Say it Softly

The Internet has often been observed as being a double-edged sword in regards to content publication. Yes, it has reduced the barriers to entry and allowed more people than ever the ability to get their work to The People, whoever and wherever they might be. This egalitarian spirit has ensured that every voice can be heard, provided that voice has a compy and a connection, or at least a local public library, and this is a Good Thing.

Unfortunately, this also means that anyone and everyone can publish, which increases the volume. Because there’s so much out there, finding the good stuff can be difficult–it’s like taking one of Beethoven’s symphonies and turning up the noise on all channels. Finding the melody becomes impossible, and just the same, it is hard to find all the content on the ‘Net that’s worth finding. What’s more, it is hard to get your voice heard. Yes, it was difficult to get published in The Past, but once you were published, you were there. You were assured of getting noticed. The status quo has been flipped on its head, so now you can get published but no one will even care.

So people shout. They send spam emails and mass Facebook messages, get Twitter accounts to update voraciously, and climb to the tippy top of Babylon to make sure they can project as far as possible. If the noise has been turned up, it seems reasonable that one must overcome the noise to be noticed.

This logic isn’t necessarily flawed, but it must be moderated. The problem is twofold: 1) people shout too much and that’s a turn-off, and 2) they’re often shouting for no reason.

Volume is important, as both a quantity of space and in regards to sound, and it’s true that if the noise drowns you out then you’re simply drowned. You’ve got to find a way to rise above that noise, like a fish leaping from the water, so someone will notice and follow you (if I might borrow Twitter’s chosen word, which has grown on me quite a bit). However, if you keep shouting, getting louder and louder, chances are you’ll be tuned out. People will only take so much of it before they turn away.

Regardless of your volume though, you’ve got to have something to say or none of it matters. If what you’re trying to get people to notice sucks, then shouting won’t do a bit of good. They’ll come and look, yeah, but then they’ll leave. What’s more, they’ll tell others, and eventually even your first-visits will decline. There’s not much to gain from shouting about nothing, so you’ve got to make sure you have something at least decent to offer if you’re going to draw people’s attention to it.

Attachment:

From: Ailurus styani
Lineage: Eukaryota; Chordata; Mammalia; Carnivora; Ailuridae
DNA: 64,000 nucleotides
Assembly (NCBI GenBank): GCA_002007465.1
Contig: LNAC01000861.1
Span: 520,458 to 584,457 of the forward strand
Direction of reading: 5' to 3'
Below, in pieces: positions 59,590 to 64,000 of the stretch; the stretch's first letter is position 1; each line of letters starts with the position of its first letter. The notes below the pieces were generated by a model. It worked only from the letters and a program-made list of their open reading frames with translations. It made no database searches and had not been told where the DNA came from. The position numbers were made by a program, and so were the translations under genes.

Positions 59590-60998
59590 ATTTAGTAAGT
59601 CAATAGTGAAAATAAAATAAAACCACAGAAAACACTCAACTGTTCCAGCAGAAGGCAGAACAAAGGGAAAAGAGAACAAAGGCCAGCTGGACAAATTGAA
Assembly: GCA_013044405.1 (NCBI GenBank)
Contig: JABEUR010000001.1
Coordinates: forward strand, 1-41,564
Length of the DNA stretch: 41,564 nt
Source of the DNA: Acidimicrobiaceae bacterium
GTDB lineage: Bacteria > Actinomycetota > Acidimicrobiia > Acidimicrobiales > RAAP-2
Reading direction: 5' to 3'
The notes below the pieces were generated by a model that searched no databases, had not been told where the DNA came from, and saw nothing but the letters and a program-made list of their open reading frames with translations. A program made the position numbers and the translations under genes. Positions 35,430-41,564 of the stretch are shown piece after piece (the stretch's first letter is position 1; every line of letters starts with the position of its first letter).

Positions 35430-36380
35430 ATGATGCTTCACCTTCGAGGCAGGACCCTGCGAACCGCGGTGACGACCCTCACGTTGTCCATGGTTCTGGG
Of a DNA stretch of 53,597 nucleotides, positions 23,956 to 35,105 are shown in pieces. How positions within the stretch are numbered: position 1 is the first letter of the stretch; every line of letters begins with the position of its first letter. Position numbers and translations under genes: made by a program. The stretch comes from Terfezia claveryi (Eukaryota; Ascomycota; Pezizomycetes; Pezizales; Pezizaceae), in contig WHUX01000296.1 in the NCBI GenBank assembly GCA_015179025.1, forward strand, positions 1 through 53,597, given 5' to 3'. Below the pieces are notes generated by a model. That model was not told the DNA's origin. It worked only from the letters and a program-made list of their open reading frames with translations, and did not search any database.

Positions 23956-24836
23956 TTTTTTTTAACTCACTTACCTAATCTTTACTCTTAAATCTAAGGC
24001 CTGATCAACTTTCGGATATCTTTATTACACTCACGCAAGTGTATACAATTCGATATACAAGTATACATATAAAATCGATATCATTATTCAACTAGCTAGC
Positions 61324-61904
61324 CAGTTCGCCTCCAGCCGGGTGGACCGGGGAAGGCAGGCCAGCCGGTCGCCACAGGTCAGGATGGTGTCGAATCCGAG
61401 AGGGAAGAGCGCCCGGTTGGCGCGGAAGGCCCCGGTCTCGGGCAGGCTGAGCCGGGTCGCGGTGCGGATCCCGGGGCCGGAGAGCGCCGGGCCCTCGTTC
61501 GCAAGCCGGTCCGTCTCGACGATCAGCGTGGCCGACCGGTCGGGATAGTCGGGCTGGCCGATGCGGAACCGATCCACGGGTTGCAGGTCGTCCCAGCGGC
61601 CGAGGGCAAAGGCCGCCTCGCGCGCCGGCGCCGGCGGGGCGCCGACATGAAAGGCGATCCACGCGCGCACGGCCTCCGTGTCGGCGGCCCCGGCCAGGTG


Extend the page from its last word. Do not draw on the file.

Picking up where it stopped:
Hulu makes commercials quiet, and it forces me to sit up and listen. This is an old trick used by public speakers, one that is proven to work well, and I similarly recommend it for web communication. You’ve got to say something, and you’ve got to say it loud enough to be heard, but don’t go beyond that. I send out Facebook mass messages, but only to people who have joined the SilverPen Publishing group, so they’ve essentially opted-in to that service. And even to those people who have agreed to receive such messages, I try to keep the quantity as low as possible (so far this year, I think I’ve sent three). I post on Twitter, but not generally to drive people to my site–I prefer to use that as a way to communicate with people I find interesting, and to post things I similarly think are interesting (though I’m probably mistaken). I make sure my site is optimized for search engines and that I write interesting and somewhat unique things so they show up high in search rankings. The trick is first to be heard, and then to get people coming back.

In public speaking, if you’ve got your audience’s attention, even just a little bit, and you lower the volume of your voice, it will cause them to unconsciously lean forward to hear you better. Then you’ve got them hooked–their eyes are on you, their chins are up, and they’re rapt. They want to know what will happen next.

Be loud when you need to get attention, but don’t shout all the time. Respect your fans, even the ones who haven’t heard of you yet, and the rest will take care of itself.

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